In addition, DuitNow also states that if any party knows your DuitNow ID, they can only use it to direct payments to your account – they cannot access your account itself.
At a media briefing held after the publishing of this post, PayNet addressed the concern about conmen potentially using the service to farm for names and numbers. DuitNow has a protection feature in place where if a user logs in more than three phone numbers consecutively without making a fund transfer to any of those numbers, they will be blocked from making any further queries for the next 24 hours. PayNet also revealed that the individual banks have the ability to tweak this feature to be more strict, if they prefer.
It doesn’t help either that a lot of banks turned DuitNow into an “opt out” service, which means consumers are automatically enrolled to the programme. That’s why there was a large amount of text messages being sent out by banks over the last week.
According to DuitNow’s FAQ, banks are given two options for pre-registering their customers into DuitNow: an “opt in” and an “opt out” method.
Given that there are many Malaysians who own more than one bank account, it wasn’t surprising that most banks adopted the “opt out” method and raced to pre-register their customers and tie their mobile phone numbers to the banks’ accounts.
And since the public has absolutely no idea that DuitNow even exists, it was only natural that there was an uproar from some Malaysians. The banks acted before PayNet even announced what DuitNow is, leaving plenty of Malaysians with multiple text messages from different banks informing them of the same pre-registration process that they themselves have no idea about.
But why would the banks jump the gun? The answer is simple.
Mobile phone numbers are the most-memorised ID of the DuitNow IDs, and DuitNow’s rule of only one bank account tied to one DuitNow ID means whichever account tied to the user’s phone number would be the most-used account for paying and – more importantly – receiving funds. Banks invest the money that we deposit in our savings accounts to generate money, so the more money we deposit into our accounts, the more funds the banks have to make more money. From a business perspective, and with the conditions set by PayNet, it’s not a surprise that this whole mess happened.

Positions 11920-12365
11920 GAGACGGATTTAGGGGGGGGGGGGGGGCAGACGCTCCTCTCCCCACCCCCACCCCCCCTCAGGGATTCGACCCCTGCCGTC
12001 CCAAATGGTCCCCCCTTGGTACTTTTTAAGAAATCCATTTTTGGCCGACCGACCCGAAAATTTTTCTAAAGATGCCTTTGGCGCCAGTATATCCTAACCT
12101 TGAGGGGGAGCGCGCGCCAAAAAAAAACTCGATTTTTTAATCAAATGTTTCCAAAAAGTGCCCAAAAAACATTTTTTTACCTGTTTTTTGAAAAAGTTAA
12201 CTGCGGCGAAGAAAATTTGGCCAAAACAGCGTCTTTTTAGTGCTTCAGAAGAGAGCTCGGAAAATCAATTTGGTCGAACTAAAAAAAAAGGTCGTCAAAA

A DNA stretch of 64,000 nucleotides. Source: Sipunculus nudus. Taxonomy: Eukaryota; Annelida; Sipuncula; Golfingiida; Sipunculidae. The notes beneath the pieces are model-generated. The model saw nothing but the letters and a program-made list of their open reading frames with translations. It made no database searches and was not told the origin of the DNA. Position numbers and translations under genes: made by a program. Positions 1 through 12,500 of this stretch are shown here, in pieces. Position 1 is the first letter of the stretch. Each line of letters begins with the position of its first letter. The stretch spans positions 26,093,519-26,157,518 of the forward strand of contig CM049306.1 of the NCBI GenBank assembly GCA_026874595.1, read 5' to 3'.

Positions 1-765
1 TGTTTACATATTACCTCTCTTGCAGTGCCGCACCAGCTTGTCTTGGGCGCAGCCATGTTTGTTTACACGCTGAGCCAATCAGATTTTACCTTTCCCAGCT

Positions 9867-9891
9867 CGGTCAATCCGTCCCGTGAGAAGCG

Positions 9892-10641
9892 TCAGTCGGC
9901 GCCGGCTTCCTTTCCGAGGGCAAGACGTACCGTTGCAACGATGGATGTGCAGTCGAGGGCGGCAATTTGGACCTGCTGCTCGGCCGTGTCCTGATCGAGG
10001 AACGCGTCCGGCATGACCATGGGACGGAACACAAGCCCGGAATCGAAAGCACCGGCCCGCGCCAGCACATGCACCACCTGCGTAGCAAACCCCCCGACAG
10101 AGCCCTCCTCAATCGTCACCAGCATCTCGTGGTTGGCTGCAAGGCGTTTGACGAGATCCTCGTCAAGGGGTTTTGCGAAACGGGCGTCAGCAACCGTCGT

In any case, while a few banks went for the “opt in” method and spared themselves from the mess, there have been rumours that Bank Negara Malaysia stepped in to instruct all banks to stop the pre-registration process. PayNet is scheduled to hold a press conference to the media about DuitNow on 22 October, so it’s likely we’ll hear more about this during the event.
All Malaysians can use DuitNow. If you choose not to use DuitNow, you have 30 days to opt out of using DuitNow from the day you receive the automatic registration SMS, email, or notification from the bank. If you have not received a pre-registration SMS, it does not mean you cannot use DuitNow – you’ll just need to register for it from 1 December onwards.
In fact, here’s a list of scenarios that all Malaysians with bank accounts would face, and the next steps they can take.
The concept of sending money to a bank account using a phone number as an identifier isn’t new. The UK has Paym, Singapore has PayNow, while Australia launched PayID early this year. DuitNow runs similar to these services, and offers inherent benefits for users even if Bank Negara Malaysia also recently made instant interbank transfers free of charge.
DuitNow looks to be a service that is convenient, quick, and secure – but given Malaysians’ scepticism over conducting financial transactions digitally, it may take some time for Malaysians to warm up to DuitNow.